The number of weapons seized was up 368 on 2017 and continued the steady rise in annual seizures since 2010, when only 398 weapons were seized.
Gunnar Appelgren, Chief Superintendent in Stockholm, told Sweden's state broadcaster SVT that he was not surprised.
“I would have expected it to rise,” he said. “Partly it's because the number of weapons has risen. The import of weapons from, above all, the former Balkans and their neighbouring countries, has increased.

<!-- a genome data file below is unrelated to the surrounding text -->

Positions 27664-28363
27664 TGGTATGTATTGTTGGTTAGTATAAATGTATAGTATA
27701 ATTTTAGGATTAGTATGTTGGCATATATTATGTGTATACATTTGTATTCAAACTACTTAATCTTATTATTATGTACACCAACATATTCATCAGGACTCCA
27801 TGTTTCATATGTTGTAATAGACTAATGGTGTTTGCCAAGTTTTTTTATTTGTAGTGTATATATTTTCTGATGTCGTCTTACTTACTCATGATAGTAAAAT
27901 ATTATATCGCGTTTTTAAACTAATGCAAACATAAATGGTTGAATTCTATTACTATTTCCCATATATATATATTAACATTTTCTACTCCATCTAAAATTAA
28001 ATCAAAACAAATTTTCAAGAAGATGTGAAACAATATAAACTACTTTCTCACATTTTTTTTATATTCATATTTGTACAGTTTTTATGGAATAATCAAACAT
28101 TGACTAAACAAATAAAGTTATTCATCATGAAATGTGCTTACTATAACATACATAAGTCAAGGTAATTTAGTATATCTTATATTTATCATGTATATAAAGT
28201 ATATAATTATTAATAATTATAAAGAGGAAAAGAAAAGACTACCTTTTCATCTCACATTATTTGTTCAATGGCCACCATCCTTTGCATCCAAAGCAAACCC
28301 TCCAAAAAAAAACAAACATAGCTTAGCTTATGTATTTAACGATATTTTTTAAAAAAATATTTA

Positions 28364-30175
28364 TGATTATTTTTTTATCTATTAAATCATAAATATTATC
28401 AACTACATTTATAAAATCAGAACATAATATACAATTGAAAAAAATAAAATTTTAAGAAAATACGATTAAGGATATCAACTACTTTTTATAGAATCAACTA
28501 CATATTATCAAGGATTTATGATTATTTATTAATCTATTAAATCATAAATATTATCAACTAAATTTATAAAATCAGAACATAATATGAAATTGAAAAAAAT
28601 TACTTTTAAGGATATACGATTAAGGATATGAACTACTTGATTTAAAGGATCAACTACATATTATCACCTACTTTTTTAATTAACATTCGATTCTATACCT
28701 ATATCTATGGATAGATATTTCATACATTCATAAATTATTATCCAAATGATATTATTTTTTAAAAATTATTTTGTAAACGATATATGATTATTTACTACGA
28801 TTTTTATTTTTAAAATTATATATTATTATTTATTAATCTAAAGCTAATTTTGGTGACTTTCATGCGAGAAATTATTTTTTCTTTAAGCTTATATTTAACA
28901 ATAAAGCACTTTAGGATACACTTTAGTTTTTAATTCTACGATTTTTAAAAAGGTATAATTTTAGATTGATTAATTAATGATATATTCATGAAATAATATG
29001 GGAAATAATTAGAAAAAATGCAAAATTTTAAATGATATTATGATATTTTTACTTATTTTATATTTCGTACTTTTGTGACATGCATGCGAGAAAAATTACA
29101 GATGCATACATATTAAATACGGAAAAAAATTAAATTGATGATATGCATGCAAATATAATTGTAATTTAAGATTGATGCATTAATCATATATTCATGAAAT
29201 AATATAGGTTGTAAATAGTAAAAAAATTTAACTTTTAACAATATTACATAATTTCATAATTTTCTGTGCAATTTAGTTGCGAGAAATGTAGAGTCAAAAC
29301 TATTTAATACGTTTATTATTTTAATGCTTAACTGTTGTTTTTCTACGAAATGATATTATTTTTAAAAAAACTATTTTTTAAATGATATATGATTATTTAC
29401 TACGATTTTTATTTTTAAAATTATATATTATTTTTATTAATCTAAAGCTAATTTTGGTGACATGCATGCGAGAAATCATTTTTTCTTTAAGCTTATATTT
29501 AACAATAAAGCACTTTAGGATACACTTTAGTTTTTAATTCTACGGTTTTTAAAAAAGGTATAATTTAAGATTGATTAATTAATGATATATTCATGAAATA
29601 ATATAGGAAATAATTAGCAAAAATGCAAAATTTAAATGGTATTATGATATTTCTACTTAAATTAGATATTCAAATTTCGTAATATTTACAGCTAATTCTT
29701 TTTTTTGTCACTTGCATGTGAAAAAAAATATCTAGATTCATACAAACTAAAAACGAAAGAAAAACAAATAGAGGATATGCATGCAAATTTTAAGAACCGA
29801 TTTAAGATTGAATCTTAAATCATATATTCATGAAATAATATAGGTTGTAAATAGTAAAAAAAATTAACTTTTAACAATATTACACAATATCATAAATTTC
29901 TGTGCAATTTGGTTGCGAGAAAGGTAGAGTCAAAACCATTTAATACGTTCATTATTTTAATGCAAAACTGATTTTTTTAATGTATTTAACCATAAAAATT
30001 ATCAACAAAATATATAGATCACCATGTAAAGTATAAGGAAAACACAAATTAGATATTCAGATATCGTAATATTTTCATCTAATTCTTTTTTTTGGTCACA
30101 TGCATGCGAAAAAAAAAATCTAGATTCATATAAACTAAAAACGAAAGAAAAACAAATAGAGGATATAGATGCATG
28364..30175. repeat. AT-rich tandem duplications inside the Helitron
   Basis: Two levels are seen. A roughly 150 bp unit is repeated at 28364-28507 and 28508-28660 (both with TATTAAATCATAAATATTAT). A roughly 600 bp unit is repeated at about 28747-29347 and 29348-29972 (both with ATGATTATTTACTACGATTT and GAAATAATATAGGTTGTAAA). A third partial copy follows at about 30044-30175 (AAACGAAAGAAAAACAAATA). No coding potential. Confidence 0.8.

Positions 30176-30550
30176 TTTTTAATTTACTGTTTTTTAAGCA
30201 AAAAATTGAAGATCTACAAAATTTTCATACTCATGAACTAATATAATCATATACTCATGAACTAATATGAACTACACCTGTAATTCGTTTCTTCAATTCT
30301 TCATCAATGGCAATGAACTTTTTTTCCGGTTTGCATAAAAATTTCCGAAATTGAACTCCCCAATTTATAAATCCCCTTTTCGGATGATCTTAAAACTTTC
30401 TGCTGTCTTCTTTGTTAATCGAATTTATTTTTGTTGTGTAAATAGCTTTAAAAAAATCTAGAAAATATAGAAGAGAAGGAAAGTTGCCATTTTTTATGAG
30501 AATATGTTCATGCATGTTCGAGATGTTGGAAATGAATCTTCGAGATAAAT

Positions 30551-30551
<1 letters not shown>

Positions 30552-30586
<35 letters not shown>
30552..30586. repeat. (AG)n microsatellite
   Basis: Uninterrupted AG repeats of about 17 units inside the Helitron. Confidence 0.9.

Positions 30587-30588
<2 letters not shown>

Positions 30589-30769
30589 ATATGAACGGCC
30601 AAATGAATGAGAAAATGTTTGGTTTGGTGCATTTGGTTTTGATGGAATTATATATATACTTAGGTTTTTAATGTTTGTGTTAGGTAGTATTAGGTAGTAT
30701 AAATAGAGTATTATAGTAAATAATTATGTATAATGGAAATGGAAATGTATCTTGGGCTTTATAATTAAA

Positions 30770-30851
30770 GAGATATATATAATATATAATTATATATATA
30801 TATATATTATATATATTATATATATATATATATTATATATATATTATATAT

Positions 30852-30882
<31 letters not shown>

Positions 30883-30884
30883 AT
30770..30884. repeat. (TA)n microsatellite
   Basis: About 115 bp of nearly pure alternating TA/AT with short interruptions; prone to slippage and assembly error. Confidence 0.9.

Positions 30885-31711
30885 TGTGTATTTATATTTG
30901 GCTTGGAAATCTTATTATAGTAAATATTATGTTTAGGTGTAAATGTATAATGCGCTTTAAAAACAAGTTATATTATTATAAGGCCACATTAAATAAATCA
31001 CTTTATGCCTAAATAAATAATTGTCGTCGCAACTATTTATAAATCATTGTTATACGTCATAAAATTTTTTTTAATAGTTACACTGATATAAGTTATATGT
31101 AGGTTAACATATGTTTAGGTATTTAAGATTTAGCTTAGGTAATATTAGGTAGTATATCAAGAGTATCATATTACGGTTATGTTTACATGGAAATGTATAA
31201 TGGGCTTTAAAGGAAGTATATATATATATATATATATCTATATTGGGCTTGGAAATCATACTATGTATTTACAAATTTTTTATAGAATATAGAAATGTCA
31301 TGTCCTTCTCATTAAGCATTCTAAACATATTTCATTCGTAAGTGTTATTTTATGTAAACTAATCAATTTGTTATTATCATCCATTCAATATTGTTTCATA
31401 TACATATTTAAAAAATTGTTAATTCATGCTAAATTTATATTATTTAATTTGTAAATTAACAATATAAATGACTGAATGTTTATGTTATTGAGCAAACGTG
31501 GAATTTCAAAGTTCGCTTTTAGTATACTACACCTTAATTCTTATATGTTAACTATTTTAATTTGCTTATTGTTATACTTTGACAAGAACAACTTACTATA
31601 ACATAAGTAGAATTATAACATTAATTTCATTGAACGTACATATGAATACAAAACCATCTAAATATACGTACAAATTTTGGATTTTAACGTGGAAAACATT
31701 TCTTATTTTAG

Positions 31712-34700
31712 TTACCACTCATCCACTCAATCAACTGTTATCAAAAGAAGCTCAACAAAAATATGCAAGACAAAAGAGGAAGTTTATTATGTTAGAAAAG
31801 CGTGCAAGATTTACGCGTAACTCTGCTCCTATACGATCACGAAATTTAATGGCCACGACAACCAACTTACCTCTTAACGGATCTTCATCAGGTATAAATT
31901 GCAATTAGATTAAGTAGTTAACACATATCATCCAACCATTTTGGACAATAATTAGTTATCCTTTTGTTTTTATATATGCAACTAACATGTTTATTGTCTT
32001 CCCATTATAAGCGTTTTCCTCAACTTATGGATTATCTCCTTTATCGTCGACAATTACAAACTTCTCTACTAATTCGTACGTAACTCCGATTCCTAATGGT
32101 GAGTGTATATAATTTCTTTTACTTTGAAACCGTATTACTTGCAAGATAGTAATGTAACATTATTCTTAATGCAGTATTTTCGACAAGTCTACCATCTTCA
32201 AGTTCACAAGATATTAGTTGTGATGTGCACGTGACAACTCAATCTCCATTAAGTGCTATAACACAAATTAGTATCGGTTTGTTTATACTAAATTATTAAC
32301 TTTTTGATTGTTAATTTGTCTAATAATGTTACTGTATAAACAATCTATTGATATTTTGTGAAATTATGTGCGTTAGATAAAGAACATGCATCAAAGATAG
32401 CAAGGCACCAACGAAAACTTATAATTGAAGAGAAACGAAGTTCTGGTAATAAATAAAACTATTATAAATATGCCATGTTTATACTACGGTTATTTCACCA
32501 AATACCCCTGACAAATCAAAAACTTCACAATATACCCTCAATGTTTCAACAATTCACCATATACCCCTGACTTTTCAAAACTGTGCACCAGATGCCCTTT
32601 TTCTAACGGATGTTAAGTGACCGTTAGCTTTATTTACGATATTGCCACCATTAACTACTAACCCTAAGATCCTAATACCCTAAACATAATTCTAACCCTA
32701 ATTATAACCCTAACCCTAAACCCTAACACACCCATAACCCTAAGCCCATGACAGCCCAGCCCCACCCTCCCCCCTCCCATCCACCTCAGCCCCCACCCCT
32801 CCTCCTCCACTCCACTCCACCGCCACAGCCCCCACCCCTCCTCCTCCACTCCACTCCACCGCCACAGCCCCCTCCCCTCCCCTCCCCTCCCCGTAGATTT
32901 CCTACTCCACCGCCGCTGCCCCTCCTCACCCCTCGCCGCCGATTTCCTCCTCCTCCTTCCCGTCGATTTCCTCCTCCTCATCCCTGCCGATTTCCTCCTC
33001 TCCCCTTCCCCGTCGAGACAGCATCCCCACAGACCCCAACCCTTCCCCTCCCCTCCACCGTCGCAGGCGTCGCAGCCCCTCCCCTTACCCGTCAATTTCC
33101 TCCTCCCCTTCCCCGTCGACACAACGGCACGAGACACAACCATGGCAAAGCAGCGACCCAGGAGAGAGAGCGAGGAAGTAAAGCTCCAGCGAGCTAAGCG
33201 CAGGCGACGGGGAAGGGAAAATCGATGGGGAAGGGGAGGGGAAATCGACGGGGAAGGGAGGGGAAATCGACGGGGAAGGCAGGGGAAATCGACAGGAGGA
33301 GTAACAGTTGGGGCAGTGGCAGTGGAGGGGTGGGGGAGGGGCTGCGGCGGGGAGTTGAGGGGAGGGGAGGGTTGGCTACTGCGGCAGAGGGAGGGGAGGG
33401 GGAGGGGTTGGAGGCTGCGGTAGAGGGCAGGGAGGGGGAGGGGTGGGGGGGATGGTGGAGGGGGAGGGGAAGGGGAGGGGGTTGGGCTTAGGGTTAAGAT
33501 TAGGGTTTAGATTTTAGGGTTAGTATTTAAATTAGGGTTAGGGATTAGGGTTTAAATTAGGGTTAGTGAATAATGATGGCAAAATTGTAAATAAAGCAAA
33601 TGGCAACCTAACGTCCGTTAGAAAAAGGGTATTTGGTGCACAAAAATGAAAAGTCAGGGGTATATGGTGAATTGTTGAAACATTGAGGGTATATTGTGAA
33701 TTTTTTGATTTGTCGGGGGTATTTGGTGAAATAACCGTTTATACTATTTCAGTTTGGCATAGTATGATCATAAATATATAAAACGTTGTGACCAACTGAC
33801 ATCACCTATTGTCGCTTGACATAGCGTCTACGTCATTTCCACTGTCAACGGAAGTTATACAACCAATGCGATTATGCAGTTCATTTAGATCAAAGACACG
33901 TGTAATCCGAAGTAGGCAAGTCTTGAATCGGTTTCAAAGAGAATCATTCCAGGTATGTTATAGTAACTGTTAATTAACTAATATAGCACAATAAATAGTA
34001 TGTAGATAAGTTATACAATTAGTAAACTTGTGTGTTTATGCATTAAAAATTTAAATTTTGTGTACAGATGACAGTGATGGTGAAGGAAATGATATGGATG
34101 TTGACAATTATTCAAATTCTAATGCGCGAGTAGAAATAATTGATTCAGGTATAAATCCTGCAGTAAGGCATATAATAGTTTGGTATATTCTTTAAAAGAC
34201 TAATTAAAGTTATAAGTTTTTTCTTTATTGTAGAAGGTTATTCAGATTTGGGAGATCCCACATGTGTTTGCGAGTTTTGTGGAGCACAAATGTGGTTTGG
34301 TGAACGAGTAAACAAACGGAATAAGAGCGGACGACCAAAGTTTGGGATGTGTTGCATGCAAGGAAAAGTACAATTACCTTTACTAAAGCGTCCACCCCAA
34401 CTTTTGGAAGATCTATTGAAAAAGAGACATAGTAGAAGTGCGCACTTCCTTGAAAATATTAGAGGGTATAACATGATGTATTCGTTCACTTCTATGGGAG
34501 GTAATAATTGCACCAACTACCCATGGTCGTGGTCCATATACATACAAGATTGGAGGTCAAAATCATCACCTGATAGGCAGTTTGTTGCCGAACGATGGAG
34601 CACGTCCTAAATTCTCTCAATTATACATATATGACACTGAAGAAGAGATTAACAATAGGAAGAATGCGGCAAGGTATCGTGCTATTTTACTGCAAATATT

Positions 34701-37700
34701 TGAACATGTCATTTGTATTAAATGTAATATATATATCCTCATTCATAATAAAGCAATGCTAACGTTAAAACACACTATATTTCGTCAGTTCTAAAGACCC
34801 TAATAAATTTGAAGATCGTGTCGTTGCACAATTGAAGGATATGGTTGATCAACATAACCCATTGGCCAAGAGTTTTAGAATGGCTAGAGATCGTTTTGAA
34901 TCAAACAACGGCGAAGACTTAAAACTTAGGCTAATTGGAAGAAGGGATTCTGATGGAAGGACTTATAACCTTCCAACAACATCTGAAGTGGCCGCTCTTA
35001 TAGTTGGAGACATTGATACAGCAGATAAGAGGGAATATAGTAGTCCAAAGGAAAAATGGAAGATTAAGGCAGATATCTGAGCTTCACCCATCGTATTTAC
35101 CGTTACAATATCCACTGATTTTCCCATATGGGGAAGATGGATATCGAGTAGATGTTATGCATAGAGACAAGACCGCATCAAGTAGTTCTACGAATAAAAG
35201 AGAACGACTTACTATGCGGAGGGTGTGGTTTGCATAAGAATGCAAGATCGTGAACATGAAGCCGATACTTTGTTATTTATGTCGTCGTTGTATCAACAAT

“Partly, it's because we've been better at finding weapons and being in the right place at the right time.”
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Appelgren said that the controversial 2015 police reform appeared to be starting to pay off, which meant police had become better at “keeping a grip on criminal environments.”
“We put a lot of emphasis on looking for weapons, both through intelligence and through investigations in pro-active police work,” he said.
Of the weapons seized, the majority were pistols, and 102 were military weapons.